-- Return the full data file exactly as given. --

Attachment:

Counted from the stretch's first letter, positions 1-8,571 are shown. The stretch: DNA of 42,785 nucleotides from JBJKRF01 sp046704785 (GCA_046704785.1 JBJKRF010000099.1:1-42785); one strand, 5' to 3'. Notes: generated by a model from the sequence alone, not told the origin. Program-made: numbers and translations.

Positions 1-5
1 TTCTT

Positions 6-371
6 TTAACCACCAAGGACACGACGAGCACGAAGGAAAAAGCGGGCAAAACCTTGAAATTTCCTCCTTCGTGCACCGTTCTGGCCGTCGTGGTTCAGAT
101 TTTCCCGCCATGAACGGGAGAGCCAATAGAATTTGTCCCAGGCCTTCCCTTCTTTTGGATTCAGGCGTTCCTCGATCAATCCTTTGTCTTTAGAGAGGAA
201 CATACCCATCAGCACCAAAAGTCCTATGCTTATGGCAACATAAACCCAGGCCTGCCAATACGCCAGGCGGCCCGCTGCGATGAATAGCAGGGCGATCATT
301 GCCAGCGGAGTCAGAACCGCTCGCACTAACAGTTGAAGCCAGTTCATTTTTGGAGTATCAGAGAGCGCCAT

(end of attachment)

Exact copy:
Counted from the stretch's first letter, positions 1-8,571 are shown. The stretch: DNA of 42,785 nucleotides from JBJKRF01 sp046704785 (GCA_046704785.1 JBJKRF010000099.1:1-42785); one strand, 5' to 3'. Notes: generated by a model from the sequence alone, not told the origin. Program-made: numbers and translations.

Positions 1-5
1 TTCTT

Positions 6-371
6 TTAACCACCAAGGACACGACGAGCACGAAGGAAAAAGCGGGCAAAACCTTGAAATTTCCTCCTTCGTGCACCGTTCTGGCCGTCGTGGTTCAGAT
101 TTTCCCGCCATGAACGGGAGAGCCAATAGAATTTGTCCCAGGCCTTCCCTTCTTTTGGATTCAGGCGTTCCTCGATCAATCCTTTGTCTTTAGAGAGGAA
201 CATACCCATCAGCACCAAAAGTCCTATGCTTATGGCAACATAAACCCAGGCCTGCCAATACGCCAGGCGGCCCGCTGCGATGAATAGCAGGGCGATCATT
301 GCCAGCGGAGTCAGAACCGCTCGCACTAACAGTTGAAGCCAGTTCATTTTTGGAGTATCAGAGAGCGCCAT